These small paintings are part of an ongoing project called “Watershed Anecdotes” which pairs expressive mappings with abstracted landscape paintings. In each I seek to connect an abstract, Cartesian logic with lived experience.
Each painting reveals the interplay between a road or property boundary—by happenstance located on a subdivision of the Jeffersonian grid--and a swerve, where local features intervene.
The Jeffersonian grid is formally the Public Land Survey System. It was initiated by Thomas Jefferson to efficiently subdivide lands beyond the original 13 colonies and it expanded west as the United States proceeded to conquer the continent. Many roadways and land subdivisions, including every straight line in these paintings, are part of the totalizing logic of the Jeffersonian grid.
Meanwhile, the elements I characterize here as “swerves”—a lake, a river, an old footpath with its totemic tree, and two springs flowing to different watersheds—resist the logic of the grid. These topographies explain, in part, why the terrain portrayed in these paintings has been continuously inhabited for several thousand years. They offer hints toward a more resilient, localized future.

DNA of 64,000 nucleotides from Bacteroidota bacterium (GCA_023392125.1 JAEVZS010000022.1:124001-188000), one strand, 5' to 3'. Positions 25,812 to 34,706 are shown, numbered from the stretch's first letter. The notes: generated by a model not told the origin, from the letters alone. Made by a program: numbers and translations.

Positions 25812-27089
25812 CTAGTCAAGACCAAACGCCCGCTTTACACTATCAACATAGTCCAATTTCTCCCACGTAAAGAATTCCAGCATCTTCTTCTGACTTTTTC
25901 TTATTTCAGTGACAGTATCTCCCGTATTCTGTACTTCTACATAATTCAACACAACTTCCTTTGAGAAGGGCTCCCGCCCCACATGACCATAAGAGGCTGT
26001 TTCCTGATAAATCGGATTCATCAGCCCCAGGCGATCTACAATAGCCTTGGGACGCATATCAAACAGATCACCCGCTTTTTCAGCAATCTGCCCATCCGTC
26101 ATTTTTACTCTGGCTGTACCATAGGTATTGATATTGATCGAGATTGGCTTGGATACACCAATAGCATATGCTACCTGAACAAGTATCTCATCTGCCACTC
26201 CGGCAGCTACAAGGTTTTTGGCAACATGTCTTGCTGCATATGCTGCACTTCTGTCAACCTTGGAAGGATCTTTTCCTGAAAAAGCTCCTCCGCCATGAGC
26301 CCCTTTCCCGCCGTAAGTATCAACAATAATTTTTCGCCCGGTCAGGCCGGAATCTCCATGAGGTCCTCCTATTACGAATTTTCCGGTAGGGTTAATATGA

Spatial grids are efficient and apparently egalitarian. Yet by ignoring local circumstances, they reinforce a logic of universality at the expense of the specific and unique. One result is what author Richard Heinberg describes as “globalization’s anti-resilience, or brittleness.” As Heinberg argues, life on our Earth requires “an appropriate balance between centralization and decentralization, and between economic efficiency on one hand, and redundancies that foster resilience on the other.”
I offer this series of paintings as both an example of the spatial logic of capitalism, and a metaphor for its antidote.
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